As you can see, Athletic Greens is superior when it comes to the vast amount of nourishing ingredients that are included.

Rheal VS Athletic Greens: Nutrition

The nutritional value of these two green powders is the really important part. Below I have compared the nutritional values to see where each might be lacking.

It’s important to point out that the serving size of Rheal is 5g whereas the serving size for Athletic Greens is 12g, therefore, you may wish to double the serving size of Rheal to get a more comparable conclusion from the below.

Rheal’s Clean Green comes in 150g boxes. Athletic Green’s standard pouch comes in at 360g. Both of these products claim to have 30 servings meaning they should last you at least one month.

Nutrition per serving

Rheal (5g)

Athletic Greens (12g)
















Vitamin A


Vitamin C



Vitamin E








Vitamin B12




Pantothenic Acid

























Rheal: Rheal’s nutritional label has a good array of essential nutrients including protein and iron and a healthy amount of fibre. However, the range of essential minerals and vitamins does lack compared to Athletic Greens.

Athletic Greens: Athletic Greens packs a powerful punch of essential minerals and vitamins coming from the sheer amount of plant extracts that make up AG1. It’s clear you’ll be covering pretty much all of your micro-nutrient bases by using Athletic Greens on a daily basis.

Athletic Greens has so many different micro-nutrients that it’s hard to make a case for Rheal when it comes to making a nutritional comparison. It is however worth pointing out that Rheal has a variety of different products that do vary in nutritional value.

Price comparison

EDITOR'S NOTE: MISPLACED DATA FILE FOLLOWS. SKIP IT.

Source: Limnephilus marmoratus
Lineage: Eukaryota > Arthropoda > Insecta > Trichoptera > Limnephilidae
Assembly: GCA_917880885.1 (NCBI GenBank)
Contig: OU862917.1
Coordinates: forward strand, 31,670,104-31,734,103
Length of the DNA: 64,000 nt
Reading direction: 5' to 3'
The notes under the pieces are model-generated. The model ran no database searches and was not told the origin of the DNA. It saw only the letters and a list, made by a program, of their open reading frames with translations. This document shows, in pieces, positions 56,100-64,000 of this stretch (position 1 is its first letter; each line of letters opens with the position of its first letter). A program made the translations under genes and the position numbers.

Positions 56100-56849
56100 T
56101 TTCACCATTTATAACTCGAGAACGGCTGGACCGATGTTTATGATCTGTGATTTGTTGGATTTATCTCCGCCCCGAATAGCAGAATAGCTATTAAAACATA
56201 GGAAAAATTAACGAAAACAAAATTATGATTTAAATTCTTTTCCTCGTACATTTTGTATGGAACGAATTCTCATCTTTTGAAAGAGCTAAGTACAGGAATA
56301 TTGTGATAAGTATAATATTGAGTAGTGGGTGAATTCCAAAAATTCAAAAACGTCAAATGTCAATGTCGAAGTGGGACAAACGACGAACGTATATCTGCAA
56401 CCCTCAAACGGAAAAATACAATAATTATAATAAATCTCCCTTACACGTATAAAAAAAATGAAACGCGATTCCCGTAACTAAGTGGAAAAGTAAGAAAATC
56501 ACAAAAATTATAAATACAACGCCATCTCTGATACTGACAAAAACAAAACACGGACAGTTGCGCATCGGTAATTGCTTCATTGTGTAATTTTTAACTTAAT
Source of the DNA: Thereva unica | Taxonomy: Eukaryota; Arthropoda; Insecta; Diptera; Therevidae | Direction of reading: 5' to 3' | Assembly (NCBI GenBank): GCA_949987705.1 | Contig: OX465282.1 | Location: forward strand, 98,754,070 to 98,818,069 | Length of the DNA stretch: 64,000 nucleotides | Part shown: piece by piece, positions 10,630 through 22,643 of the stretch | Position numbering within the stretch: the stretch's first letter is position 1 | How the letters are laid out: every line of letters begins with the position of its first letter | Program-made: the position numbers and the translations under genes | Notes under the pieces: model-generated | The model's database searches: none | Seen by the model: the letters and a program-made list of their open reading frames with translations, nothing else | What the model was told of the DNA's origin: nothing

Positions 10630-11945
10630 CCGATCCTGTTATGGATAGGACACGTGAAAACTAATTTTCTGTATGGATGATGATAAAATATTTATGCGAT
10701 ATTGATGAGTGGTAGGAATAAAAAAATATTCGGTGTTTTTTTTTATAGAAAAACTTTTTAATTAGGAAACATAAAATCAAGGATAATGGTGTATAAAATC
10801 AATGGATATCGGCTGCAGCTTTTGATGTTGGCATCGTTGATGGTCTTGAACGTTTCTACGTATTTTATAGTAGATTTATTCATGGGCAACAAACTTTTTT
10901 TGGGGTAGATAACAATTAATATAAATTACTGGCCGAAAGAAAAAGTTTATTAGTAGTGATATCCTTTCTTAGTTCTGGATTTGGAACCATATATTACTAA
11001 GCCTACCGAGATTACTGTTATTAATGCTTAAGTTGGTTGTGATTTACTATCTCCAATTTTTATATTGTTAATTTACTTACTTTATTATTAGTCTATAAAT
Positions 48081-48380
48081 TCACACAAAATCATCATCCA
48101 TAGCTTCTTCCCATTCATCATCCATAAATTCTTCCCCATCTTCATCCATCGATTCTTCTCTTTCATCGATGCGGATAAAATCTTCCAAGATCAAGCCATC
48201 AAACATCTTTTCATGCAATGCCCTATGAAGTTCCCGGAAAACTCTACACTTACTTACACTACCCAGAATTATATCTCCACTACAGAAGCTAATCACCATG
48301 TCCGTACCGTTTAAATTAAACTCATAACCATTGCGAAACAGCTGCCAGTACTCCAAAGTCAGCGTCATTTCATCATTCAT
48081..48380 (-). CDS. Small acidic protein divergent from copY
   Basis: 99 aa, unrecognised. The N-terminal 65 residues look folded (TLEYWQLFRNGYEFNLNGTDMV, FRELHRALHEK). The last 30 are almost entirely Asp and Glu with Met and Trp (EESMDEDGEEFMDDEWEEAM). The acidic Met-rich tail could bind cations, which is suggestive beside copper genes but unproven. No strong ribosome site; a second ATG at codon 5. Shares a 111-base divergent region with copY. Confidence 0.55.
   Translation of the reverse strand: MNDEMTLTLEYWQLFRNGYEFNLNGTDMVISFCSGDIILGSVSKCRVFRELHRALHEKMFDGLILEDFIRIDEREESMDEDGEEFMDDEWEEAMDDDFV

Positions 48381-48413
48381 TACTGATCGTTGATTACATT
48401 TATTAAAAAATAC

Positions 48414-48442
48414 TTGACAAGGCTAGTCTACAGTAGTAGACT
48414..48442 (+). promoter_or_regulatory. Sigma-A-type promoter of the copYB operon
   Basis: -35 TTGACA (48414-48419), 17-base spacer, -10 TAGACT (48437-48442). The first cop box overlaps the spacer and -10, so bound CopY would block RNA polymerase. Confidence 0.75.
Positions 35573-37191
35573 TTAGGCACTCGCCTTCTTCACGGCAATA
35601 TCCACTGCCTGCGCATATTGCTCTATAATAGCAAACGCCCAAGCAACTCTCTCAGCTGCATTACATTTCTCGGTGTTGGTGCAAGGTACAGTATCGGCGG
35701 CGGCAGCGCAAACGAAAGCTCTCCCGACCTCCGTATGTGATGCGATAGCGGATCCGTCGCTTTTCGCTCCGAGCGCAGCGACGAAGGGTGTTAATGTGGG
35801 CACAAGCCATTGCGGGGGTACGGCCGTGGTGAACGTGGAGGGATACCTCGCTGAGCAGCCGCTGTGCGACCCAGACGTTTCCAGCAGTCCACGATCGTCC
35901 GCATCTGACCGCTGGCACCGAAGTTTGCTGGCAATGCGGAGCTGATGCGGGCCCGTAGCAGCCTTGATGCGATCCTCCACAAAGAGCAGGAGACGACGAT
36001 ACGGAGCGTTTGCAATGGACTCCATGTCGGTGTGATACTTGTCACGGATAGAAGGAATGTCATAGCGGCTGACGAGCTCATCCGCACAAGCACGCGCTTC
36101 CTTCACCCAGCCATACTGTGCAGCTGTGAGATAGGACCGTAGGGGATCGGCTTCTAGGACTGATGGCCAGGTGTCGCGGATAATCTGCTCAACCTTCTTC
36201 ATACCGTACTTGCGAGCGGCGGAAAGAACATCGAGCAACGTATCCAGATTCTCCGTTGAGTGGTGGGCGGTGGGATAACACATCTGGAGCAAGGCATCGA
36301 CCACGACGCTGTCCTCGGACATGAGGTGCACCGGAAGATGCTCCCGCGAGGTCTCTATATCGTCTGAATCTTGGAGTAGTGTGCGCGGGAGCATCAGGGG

Both Rheal and Athletic Greens offer one-time purchases so you can try the products. However, if you want to make green superfood powers a habit, they also have subscriptions which work out cheaper.

Rheal: Rheal offers a one-off price of £25 ($30.54) for a 150g tub. However, if you choose to subscribe you can get your tubs for £21.50 ($25.97). These are delivered monthly.

Rheal offers a 30-day money-back guarantee and free UK shipping if your order is over £30 and you can cancel your subscription at any time.

Athletic Greens: A one-off purchase of the 360g pouch will set you back £97 (118.57). However, if you choose to subscribe you can get your pouches for £79 ($96.56). Subscriptions allow for monthly delivery. Another thing to note is that if you subscribe, you get a cool shaker and AG1 jar.

Athletic Greens offers a 90-day money-back guarantee and you can cancel your subscription anytime you like if you’re not satisfied.

Are they weight loss aids?

No. Superfood powders are not meant to be weight loss aids. In a world where almost every supplement is designed to help you lose weight, these products are instead designed to aid digestion, give you more energy, boost your immune system and support good gut health.

My conclusion

When it comes to Rheal VS Athletic Greens, it’s hard to deny that Athletic Greens stands out as the more appealing product. It’s been around much longer than Rheal and so it has had time to perfect its ingredients. When you visit the Athletic Greens website there’s a whole load of information explaining the benefits of the product and information about how it is manufactured. You get the feeling that they truly care about the standard of the product. Of course, this means that it comes with a heavier price tag than Rheal Clean Greens.

Therefore, Athletic Greens is essentially a premium product and as a result, it’s not going to be for everyone. If you subscribe to get a pouch delivered each month you’ll need to ask yourself if you can really afford £79 every 30 days.

On the flip side of this, Rheal is a much more accessible product that is far cheaper. At only £21.25 a month, you’ll still get a convenient way to get essential vitamins and minerals in your diet, however, the product is rather underwhelming compared to the nutrition that Athletic Greens can off you.

I think that these green powders are a great way to get more vitamins minerals and fibre in your diet and they could give you more energy throughout the day. However, it’s hard to tell if you wouldn’t just get the same or similar effect by simply introducing more fruit and vegetables into your diet at a far cheaper cost.

Either way, both of these products have really positive reviews and so if you want to try them you can buy one 30-day supply of each as a one-off.

You can visit Rheal here or Athletic Greens here.

The post Rheal VS Athletic Greens: Which Is Better? appeared first on ProjectEnergise.com.